Turkey seizes gas masks, weapons from North Korea destined for Syria: Report
TOKYO - Agence France-Presse
An activist wearing a gas mask is seen in the Zamalka area, where activists say chemical weapons were used by forces loyal to President Bashar Al-Assad in the eastern suburbs of Damascus August 22, 2013. AFP PhotoNorth Korea tried to export gas masks to Syria but they were seized in Turkey along with arms and ammunition, a Japanese daily said Tuesday, as the US threatened action over an alleged chemical weapons attack.
A Libyan-registered vessel, identified as Al En Ti Sar, left North Korea for Syria earlier this year with the consignment, the Sankei Shimbun said, quoting unnamed sources from the US military, Japanese and South Korean intelligence.
The US military, which obtained the information, was tracking the ship in coordination with other countries, the daily -- which is known for its North Korea coverage -- said in a detailed report.
The vessel sailed through Dardanelles in Turkey on April 3 and was searched shortly after by Turkish authorities, who had been tipped off by the US.
Turkish officials seized 1,400 rifles and pistols and some 30,000 bullets as well as gas masks apparently for chemical protection, the daily said.
US authorities believe that the ship was intending to unload its cargo in Turkey and send it overland to President Bashar al-Assad's regime, the Sankei said.
Turkey detained the captain of the vessel and later charged him after he admitted his ship was on its way from North Korea and was carrying arms bound for Syria, the paper said.
Syria is the subject of sanctions by the European Union, the US and its allies banning the sale of weapons.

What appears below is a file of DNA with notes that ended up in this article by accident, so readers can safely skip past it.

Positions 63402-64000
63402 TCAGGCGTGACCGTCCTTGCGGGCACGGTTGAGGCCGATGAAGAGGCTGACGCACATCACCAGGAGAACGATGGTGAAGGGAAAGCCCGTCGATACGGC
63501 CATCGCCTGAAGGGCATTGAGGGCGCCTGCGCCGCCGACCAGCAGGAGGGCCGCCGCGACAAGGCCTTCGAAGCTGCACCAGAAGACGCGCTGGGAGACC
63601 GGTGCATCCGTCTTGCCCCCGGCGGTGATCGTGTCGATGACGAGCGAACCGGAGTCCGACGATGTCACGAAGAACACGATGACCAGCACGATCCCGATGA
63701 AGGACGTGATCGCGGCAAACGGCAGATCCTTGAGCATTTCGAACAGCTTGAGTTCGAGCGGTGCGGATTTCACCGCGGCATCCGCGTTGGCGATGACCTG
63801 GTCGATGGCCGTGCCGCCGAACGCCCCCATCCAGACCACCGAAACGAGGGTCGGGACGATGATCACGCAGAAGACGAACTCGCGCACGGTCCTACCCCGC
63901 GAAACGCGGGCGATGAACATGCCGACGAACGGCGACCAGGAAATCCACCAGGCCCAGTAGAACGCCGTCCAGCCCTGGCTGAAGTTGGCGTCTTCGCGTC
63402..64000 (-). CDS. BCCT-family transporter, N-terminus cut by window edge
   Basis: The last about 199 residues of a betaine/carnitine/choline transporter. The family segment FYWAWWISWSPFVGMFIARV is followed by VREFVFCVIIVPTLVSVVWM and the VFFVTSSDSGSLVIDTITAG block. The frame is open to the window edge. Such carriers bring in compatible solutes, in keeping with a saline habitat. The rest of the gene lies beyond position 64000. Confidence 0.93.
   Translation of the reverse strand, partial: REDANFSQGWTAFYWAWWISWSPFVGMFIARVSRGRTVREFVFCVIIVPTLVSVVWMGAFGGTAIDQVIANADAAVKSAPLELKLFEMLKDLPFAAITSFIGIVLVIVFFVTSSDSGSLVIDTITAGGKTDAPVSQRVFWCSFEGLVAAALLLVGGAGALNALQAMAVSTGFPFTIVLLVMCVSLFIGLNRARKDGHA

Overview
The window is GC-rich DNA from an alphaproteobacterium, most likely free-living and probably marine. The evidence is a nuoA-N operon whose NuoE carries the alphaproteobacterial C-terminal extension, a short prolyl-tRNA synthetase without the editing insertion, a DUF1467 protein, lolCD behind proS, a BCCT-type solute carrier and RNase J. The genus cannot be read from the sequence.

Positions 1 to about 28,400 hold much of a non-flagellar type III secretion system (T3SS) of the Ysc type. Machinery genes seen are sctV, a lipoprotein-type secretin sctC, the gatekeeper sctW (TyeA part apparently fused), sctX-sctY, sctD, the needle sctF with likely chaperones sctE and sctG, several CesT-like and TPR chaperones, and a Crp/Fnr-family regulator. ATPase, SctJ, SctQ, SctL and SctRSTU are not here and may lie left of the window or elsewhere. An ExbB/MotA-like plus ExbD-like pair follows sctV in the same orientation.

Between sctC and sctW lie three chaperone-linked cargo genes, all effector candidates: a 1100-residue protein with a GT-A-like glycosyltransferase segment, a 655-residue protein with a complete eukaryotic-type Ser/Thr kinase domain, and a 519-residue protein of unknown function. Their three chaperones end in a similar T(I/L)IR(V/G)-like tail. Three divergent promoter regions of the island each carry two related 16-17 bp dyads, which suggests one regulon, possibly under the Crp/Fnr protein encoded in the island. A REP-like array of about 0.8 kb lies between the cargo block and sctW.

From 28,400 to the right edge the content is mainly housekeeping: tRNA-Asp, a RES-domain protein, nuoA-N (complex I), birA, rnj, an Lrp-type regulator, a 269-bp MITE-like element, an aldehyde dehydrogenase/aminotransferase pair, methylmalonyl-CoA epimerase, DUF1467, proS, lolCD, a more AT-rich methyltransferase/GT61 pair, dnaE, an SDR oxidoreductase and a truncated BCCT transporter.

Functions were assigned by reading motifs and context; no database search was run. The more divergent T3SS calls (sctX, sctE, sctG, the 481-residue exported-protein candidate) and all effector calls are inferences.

North Korea is barred by United Nations sanctions from trading in weaponry in the wake of nuclear and missile tests. If confirmed, Pyongyang could face additional UN sanctions over the shipment.
North Korea and Syria have reportedly had a military relationship for some years, including during the current civil war in the Middle Eastern country.
There were also widespread reports that North Korea helped Syria build a nuclear plant that was destroyed by Israeli bombing in 2007.
The West has ramped up its rhetoric following accounts of a deadly chemical attack outside Damascus on August 21, which it blames on Assad's regime.
Washington has accused Syria of trying to destroy evidence from the attack last week, which opposition forces say killed 1,300 people, including children.
Independent medical agency Doctors Without Borders has said at least 355 people died from "neurotoxic symptoms." On Monday a team of UN inspectors sent to Damascus to investigate the claims came under sniper fire.
US Secretary of State John Kerry said the use of chemical weapons was "undeniable" and warned that Syria would face a response for its actions.
"Let me be clear. The indiscriminate slaughter of civilians, the killing of women and children and innocent bystanders by chemical weapons is a moral obscenity," Kerry said.
The right-of-centre Sankei Shimbun is one of Japan's five nationwide newspapers and has a track record of publishing exclusive articles on North Korea. While the tone is often strident, it is generally thought of as a credible source on the subject.